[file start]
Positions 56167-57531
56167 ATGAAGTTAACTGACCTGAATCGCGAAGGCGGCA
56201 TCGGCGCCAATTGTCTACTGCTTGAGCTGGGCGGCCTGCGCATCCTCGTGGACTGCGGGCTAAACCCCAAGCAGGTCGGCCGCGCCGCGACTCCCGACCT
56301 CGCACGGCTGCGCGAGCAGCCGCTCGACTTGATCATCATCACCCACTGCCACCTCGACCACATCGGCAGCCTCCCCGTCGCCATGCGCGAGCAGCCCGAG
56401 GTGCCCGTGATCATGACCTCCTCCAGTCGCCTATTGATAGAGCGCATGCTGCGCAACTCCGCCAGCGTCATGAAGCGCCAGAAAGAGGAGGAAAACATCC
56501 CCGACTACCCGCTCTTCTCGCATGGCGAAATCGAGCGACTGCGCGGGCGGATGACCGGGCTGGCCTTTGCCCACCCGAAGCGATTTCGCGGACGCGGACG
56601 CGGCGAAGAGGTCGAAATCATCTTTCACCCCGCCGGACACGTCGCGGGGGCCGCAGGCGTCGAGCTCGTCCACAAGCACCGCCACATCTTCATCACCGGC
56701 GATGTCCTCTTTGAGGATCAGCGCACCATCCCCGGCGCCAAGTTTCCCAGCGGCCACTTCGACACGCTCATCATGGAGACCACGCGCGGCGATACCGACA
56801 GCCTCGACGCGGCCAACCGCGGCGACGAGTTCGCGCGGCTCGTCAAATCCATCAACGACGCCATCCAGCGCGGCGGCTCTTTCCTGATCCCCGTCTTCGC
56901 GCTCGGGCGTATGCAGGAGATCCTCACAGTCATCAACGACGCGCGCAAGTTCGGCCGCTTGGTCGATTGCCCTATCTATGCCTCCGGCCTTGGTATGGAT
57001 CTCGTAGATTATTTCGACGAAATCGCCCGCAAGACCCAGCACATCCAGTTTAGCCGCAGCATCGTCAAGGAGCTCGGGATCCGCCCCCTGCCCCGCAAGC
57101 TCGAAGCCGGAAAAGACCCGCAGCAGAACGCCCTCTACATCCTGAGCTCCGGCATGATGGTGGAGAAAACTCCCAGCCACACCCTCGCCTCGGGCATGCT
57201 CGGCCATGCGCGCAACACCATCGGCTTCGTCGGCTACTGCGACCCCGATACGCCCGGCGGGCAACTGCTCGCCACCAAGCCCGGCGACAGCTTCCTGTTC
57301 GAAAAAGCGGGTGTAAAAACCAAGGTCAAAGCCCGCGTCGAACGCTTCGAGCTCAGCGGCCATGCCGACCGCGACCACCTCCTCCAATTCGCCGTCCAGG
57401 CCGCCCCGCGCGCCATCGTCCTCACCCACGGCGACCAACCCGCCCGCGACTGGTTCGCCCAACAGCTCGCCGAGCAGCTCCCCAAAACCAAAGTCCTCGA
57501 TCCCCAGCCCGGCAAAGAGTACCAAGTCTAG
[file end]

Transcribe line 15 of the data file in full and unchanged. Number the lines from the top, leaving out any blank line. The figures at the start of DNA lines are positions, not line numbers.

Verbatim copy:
57401 CCGCCCCGCGCGCCATCGTCCTCACCCACGGCGACCAACCCGCCCGCGACTGGTTCGCCCAACAGCTCGCCGAGCAGCTCCCCAAAACCAAAGTCCTCGA